One could consider an alternative approach that looks to use counterfactuals to gauge impact, as has been much explored in the area of conflict prevention.42 Looking for the impact of a non-event has the advantage of simplifying contextual factors and better isolating a policy contribution. In this setting, rather than looking at the most severe instances of impeded access or diminished assistance, one could instead look at cases where UN sanctions coexist with humanitarian activities and seek to understand what enables them to coexist productively. Any such study will, of course, have to account for situational differences, such as the scope of the existing UN sanctions, the presence of additional non-UN sanctions, the degree of stigmatization of the actors involved, and the existence of additional measures such as UN peace operations or foreign military occupation. Lastly, the counterfactual approach could also be used to examine instances of best practice when it comes to the degree of compliance with IHL rules regulating humanitarian access and activities.
It is important to understand what is at stake in this third moment of crisis and scrutiny around the UN sanctions tool. It is an opportunity for change. Addressing instances of negative impact effectively can serve to ensure that the legitimate end of maintaining international peace and security through sanctions is not at the expense of meeting the needs of victims of armed conflicts as envisaged under IHL. In the mid- to long term, addressing frictions through careful adjustments to the sanctions tool can help maintain both the legitimacy and the effectiveness of UN sanctions. The current research demonstrates that the stakes are high – if actors feel they cannot both maintain access and protect humanitarian activities in compliance with IHL while implementing sanctions, it is likely that instances of non-compliance will only increase. Alternatively, humanitarian organizations unwilling to risk non-compliance may choose to increasingly disengage from conflict contexts under UN sanctions. By contrast, if future research can better identify the sources of friction and suggest actionable paths forward that both protect humanitarian action and enable compliance with UN sanctions, there exists some potential for the two sets of activities to work in tandem and to ensure that compliance with sanctions does not come at the expense of meeting the needs of victims of armed conflicts.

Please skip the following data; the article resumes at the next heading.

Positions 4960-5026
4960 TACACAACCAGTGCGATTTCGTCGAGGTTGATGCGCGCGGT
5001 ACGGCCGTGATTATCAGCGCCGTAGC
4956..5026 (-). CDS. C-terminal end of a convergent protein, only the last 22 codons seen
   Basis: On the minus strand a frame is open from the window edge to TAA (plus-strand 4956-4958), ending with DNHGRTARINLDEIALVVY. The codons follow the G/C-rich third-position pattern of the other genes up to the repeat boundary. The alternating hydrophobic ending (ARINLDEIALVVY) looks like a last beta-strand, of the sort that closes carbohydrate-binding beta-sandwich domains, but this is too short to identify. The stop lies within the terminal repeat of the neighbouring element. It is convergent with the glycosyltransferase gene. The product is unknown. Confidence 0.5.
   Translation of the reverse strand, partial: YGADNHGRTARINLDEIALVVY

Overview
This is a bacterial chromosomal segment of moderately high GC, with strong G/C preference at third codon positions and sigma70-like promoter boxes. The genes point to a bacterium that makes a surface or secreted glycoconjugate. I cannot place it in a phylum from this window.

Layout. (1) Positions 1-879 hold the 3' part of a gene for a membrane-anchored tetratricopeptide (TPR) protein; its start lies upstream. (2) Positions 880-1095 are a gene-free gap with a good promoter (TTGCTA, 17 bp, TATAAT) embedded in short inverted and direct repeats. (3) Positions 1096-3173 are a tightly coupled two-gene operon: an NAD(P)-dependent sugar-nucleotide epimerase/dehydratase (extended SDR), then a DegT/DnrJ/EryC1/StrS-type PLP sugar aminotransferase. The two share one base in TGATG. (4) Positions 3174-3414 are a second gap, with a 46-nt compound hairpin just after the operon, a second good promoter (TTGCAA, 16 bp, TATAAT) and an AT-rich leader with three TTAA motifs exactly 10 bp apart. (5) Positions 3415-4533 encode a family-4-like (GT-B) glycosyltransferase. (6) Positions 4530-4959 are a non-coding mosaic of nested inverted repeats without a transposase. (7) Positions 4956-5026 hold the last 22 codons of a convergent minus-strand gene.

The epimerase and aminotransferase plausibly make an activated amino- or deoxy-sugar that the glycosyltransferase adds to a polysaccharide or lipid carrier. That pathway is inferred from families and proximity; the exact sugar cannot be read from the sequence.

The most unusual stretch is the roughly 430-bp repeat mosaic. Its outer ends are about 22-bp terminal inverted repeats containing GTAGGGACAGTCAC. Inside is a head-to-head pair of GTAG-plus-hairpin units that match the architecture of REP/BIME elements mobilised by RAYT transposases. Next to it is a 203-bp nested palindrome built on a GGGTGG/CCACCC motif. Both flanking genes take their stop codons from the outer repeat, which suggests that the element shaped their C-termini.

- 1. The ten sanctions regimes applied in armed conflict contexts with the primary goal of resolving the conflict are Somalia, the Democratic Republic of the Congo (DRC), Yemen, Mali, Sudan, South Sudan, the Central African Republic (CAR), Libya, Iraq (formal occupation regime) and 988 (Afghanistan).
- 2. Charter of the United Nations, 1 UNTS XVI, 4 October 1945 (UN Charter), Art. 41: “The Security Council may decide what measures not involving the use of armed force are to be employed to give effect to its decisions, and it may call upon the Members of the United Nations to apply such measures. These may include complete or partial interruption of economic relations and of rail, sea, air, postal, telegraphic, radio, and other means of communication, and the severance of diplomatic relations.”
- 3. Rebecca Brubaker and Thomas Doerfler, UN Sanctions and the Prevention of Conflict: A Thematic Paper for the United Nations–World Bank Study on Conflict Prevention, United Nations University, August 2017, available at: https://collections.unu.edu/eserv/UNU:641/UNSanctionsandPreventionConfl… (all internet references were accessed in September 2021).
- 4. Thomas J. Biersteker, Sue E. Eckert and Marcos Tourinho, Targeted Sanctions: The Impacts and Effectiveness of United Nations Action, Cambridge University Press, New York, 2016.